But nothing gnaws at you about the adequacy of natural selection as a full explanation for life’s complexity and diversity? I’m thinking of the Cambrian Explosion and the diverse phyla that appeared in what seems to have been (in evolutionary terms) a very, very short period (perhaps 10 million years). It’s why I’d like to see Dr. Coyne write a detailed essay on Simon Conway Morris (as he already did on Fodor). I want to understand—from someone with a gift for writing and thinking clearly, as Coyne does—what is (to my mind) one of the hardest cases for random mutation accompanied by natural selection to account for: the evolution of phyla. I suppose another hard case would be human language.


        2. Look, virtually no biologist claims that natural selection is a “law”. Only Fodor, in his stupidity, claims that. It is, as I explain in my Nation piece, simply a process. It’s the differential reproduction of genes that contribute to phenotypic changes. It is an alternative to God’s will as an explanation of “apparent design” in nature.

          Nor do any of us insist that what selection will do is 100 percent predictable. So what? The fact is, and you should know this if you’ve read anything about selection, that we can TEST various natural-selection explanations about how things changed. I gave an explanation of color changes in mice. If you think it’s predation that caused those changes, you can test that. This has been done over and over again in the history of evolutionary biology, but you apparently don’t know that.

          If you think that natural selection is bogus, and doesn’t occur, and that biologists engage in making untestable stories about how it acts, or have never observed it (for chrissake, go read the work of Peter and Rosemary Grant), then you don’t know much about it. And if you want to criticize this at great length, as you appear to want to, well, there’s your own website where you can attack it as much as you want. But, like all commenters, I require people attacking basic concepts in evolution to understand what they’re talking about before they post.

          As for not responding to Fodor, I already have—in my review of his book. And I dispose of the very ideas that you seem to find so compelling.

  12. Dr. Coyne:

    Well, you gave me some homework and I did it. I read your Nation article and put Peter and Rosemary Grant’s book on my Amazon wish list. I even made a blog post summarizing for myself your explanation of natural selection. See here:


    Your Nation piece was excellent, I must say. I can see, after reading it, why you’re done with Jerry Fodor. You’ve convinced me that natural selection is not on its death bed, and not even sick. That piece really belongs in a book someday (a collection of essays?). And I’m hoping, at some point, that you do a similar extended take-down of Simon Conway Morris.

    And since I’ve got your attention for a moment, I’d like to suggest a book to you: Stephen Barr’s “Modern Physics and Ancient Faith.” Barr is a Catholic and a physicist. His book was published by the University of Notre Dame Press (2003). I’ve been reading the book off and on throughout the summer. It seems to have fallen beneath the radar of the atheist community, but damn, it’s really, really well written. It covers all the bases that you and I obsess about (science and religion) in a novel, engaging, and thoughtful way. Of all the books by people who are religious reflecting on science, I think that this one is maybe the best of the bunch. You won’t agree with his stance, obviously, but you’ll find his explication of the issues as clear as a bell. And what a good writer! You’ll appreciate that.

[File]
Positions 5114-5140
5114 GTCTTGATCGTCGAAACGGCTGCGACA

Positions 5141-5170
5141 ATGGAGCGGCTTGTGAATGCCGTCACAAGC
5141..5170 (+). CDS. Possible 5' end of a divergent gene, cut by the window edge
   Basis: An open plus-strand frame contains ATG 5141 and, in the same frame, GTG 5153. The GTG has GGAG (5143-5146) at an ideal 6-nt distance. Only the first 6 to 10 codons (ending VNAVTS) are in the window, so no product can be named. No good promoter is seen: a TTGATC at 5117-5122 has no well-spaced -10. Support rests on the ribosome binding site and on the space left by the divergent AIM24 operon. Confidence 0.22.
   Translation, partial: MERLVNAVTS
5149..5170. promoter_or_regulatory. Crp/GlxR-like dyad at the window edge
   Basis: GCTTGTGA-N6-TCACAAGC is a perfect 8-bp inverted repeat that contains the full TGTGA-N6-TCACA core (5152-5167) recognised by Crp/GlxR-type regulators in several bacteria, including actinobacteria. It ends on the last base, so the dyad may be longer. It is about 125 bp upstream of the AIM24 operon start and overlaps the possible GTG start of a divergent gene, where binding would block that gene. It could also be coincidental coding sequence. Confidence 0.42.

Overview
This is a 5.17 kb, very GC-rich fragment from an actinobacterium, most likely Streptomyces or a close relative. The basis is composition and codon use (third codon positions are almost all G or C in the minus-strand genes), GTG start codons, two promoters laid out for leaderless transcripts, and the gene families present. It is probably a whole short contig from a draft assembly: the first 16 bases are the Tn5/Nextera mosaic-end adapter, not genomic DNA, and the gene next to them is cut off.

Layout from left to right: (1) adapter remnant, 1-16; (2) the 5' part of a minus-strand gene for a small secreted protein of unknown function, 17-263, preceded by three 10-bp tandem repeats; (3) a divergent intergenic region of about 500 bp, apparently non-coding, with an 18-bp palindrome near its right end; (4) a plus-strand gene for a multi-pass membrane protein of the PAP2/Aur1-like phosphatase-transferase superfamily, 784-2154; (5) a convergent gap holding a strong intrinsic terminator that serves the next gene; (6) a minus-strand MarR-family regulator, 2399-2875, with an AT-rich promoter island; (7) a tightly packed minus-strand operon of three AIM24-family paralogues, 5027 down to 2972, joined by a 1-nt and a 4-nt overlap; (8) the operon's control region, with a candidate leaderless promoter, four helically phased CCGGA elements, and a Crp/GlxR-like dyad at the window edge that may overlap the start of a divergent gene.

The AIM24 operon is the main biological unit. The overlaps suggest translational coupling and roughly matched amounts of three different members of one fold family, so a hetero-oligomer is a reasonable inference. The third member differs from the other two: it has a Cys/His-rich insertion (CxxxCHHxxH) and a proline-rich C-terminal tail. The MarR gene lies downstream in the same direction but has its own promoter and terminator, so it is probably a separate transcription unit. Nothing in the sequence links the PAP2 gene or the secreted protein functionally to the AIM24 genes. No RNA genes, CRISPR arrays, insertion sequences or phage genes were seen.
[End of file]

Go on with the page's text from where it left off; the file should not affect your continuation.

Lastly, I liked your book and film contests. At some point, might you consider a contest for: (1) documentary films; and (2) pieces of literature (poems, plays, short stories, novels) that your blog readers like?


  13. Fodor reminds me of the early 17th-century philosophers who told Galileo that the teachings of Aristotle proved that the moons of Jupiter did not exist.

    1. No, Fodor is more like the Cartesians who complained about Newtonian theories not offering a full explanation of gravity. They complained that Newton’s explanations explained little and that gravity was something like an occult phenomena in Newton’s theories. They were correct but not for the reasons that they believed. But most physicists forgot these early debates and not it is simply assumed that we don’t quite know how gravity fits in with the other physical forces and that before Einstein gravity was more or less a black box. The notion/concept of “selection-for” is also a black box, something like the notion of “gravity” in Newtonian theory. We don’t know why this is so. Fodor likes to pretend he knows why. Those who believe in the neo-Darwinian synthesis like to pretend that the problem doesn’t exist. I simply think that every science has a fundamental “black box” at its theoretical core. Most of the time in normal, everyday science the workers in theory simply ignore the hole at the center of their work. That is the way science works and it is rather funny to see everyone jump when someone points it out to them.


  14. Santi,

    There was no ‘explosion’ during the Cambrian. Read Donald Prothero’s “Evolution: why the fossils matter”. Answer: I have no qualms about natural selection. Everyone knows it is not 100% of evolution.

    1. Bob,

      I have Prothero’s book. I’ll look at his chapter on this. Thanks for the suggestion.